Beginning in the 1970s, the Soviet Naval Forces attempted their overcome its major weakness--fleet air defense beyond the range of land-based aircraft--by deploying four Kiev-class aircraft carriers. These carriers each had a squadron of Yak-38 fighters. In the late 1980s, the Soviet Union was also constructing and fitting out its first two Tbilisi-class carriers. Western observers expected that a variant of the new Su-27 or MiG-29 fighter would become the main Soviet carrier-based aircraft. Soviet carriers also operated Ka-25 and Ka-27 naval helicopters for ASW reconnaissance, targeting, and search-and-rescue missions.

    Protecting the coasts of the Soviet union from attack or invasion from the sea has remained one of the most inportant missions of the Naval Forces. To defend an extensive coastline along three oceans and two inland seas, the Soviet Union has deployed a sizeable and diverse force. Defensing naval bases from attack has been the primary focus of the Coastal Defense Forces. In 1989 the Coastal Rocket and Artillery Troops, consisting of a single division, operasted coastal artillery and naval surface-to- surface missile launches along the approaches to naval bases. A large number of surface combatants, including light frigates, missile attack boats, submarine chasers, guided missile combatants, amphibious craft, and patrol boats of many types, also participated in coastal defense.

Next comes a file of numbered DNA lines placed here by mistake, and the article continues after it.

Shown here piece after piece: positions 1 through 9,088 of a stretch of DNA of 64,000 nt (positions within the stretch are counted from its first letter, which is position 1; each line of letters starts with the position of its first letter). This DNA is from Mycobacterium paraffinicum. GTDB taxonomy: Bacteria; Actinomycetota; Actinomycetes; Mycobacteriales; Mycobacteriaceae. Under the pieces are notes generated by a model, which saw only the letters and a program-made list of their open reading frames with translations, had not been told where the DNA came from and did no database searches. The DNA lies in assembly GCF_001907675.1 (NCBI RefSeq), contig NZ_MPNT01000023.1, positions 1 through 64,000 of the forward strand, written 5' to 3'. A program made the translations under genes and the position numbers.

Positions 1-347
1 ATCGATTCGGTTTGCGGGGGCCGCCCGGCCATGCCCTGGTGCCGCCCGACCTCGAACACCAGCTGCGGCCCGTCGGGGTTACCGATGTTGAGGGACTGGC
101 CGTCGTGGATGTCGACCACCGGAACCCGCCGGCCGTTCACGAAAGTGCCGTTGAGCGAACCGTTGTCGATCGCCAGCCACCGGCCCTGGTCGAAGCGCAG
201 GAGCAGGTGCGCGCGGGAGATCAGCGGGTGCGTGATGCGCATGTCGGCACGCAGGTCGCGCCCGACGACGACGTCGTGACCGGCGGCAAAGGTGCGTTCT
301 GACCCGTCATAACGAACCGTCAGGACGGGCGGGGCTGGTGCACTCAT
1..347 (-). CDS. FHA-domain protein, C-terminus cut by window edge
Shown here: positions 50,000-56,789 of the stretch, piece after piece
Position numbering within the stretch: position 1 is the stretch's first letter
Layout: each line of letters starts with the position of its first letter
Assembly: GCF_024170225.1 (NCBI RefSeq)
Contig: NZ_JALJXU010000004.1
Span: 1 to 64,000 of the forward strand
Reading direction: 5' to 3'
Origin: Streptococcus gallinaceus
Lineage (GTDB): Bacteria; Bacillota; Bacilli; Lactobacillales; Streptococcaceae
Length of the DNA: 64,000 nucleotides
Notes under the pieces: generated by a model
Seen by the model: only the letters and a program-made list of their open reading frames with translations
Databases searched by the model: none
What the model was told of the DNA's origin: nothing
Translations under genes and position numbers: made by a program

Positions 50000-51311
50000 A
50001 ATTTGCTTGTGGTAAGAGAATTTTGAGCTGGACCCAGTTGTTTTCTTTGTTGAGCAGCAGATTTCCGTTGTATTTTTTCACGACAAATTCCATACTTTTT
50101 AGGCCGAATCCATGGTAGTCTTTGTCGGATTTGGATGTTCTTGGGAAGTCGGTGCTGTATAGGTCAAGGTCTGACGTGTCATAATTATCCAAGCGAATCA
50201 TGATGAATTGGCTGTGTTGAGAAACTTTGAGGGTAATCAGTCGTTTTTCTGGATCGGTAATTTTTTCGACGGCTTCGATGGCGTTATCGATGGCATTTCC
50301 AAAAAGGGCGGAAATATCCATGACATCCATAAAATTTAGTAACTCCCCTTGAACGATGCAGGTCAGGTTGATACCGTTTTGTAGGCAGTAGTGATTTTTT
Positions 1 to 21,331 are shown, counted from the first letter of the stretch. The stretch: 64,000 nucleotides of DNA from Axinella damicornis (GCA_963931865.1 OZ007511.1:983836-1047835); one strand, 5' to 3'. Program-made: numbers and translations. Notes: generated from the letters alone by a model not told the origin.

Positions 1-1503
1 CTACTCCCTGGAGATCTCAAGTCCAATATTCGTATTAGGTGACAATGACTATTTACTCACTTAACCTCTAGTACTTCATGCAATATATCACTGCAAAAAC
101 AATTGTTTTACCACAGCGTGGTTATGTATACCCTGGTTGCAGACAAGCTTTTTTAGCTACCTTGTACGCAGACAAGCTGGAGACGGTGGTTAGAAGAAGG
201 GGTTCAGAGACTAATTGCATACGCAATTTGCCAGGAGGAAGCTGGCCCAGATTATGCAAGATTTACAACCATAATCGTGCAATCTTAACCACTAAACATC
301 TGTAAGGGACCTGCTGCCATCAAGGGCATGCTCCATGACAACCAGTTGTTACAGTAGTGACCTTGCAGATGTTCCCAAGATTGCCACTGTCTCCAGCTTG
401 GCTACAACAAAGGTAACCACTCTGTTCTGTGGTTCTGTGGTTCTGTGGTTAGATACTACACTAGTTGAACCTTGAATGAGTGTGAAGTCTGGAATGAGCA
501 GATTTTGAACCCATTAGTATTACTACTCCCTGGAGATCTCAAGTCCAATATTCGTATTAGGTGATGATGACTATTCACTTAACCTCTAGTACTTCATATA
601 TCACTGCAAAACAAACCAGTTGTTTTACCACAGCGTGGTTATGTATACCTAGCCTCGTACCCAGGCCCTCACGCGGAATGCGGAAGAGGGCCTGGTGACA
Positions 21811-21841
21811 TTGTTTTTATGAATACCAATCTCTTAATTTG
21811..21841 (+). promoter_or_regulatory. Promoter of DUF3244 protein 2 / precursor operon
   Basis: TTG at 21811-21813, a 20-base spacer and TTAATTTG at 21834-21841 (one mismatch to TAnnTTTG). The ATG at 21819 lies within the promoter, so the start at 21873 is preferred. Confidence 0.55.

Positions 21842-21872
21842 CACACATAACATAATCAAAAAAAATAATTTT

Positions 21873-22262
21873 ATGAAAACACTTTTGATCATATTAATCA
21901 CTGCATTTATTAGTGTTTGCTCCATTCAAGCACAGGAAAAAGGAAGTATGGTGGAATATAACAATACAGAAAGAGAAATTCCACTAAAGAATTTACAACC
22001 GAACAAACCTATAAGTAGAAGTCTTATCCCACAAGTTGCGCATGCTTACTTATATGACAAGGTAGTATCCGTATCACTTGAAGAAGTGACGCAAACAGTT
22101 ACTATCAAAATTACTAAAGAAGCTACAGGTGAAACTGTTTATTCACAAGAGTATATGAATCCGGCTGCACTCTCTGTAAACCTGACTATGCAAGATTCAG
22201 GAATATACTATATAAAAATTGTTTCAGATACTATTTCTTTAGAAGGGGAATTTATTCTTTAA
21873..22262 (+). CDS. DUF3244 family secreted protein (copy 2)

The command organization of the four fleets was similar to that of the military districts. The fleet commander had a deputy for each of the combat arms of the Naval Forces, and he supervised the naval bases and ports in the fleet's area. Each fleet had a Naval Aviation air army, a naval Spetsnaz brigade, and several battalions of the Coastal Rocket and Artillery Troops. The fleets reported to the Main Staff of the Naval Forces; in wartime, they would come under the operational control of the Supreme High Command and the General Staff. Although the Naval Forces operated numerous flotillas on inland seas and large lakes, only the Caspian Flotilla was operational in 1989.

    The Northern Fleet, based at Murmansk-Severomorsk, was the most important Soviet fleet, having a force of over 170 submarines in 1989. The Pacific Fleet, based at Vladivostok, had the best amphibious and power projection capabilities of the Naval Forces. In 1989 it had the only Naval Infantry division, two aircraft carriers, and 120 submarines. In wartime the Northern and Pacific fleets would become components of oceanic theaters of military operations (teatry voennykh deistvii--TVDs). The Baltic and Black Sea fleets, as well as the Caspian Flotilla, would become maritime components of continental TVDs in wartime.

    Since the mid-1960s, the Naval Forces were increasingly been deployed abroad. In 1964 the Mediterranean squadron became the first permanently forward-deployed Soviet naval force. Since its inception, it has usually had thirty-five to forty-five ships. In 1968 the Soviet Union established an Indian Ocean squadron of fifteen to twenty-five ships. Access to ports and airfields in Vietnam, Syria, Libya, Ethiopia, the People's Democratic Republic of Yemen (South Yemen), and Seychelles in the 1980s has enabled the Soviet Naval Forces to repair their ships, fly ocean reconnaissance flights, and maintain these forward deployments. In 1989 Cam Ranh Bay in Vietnam had the largest concentration of Soviet vessels outside the countries of the Warsaw Pact.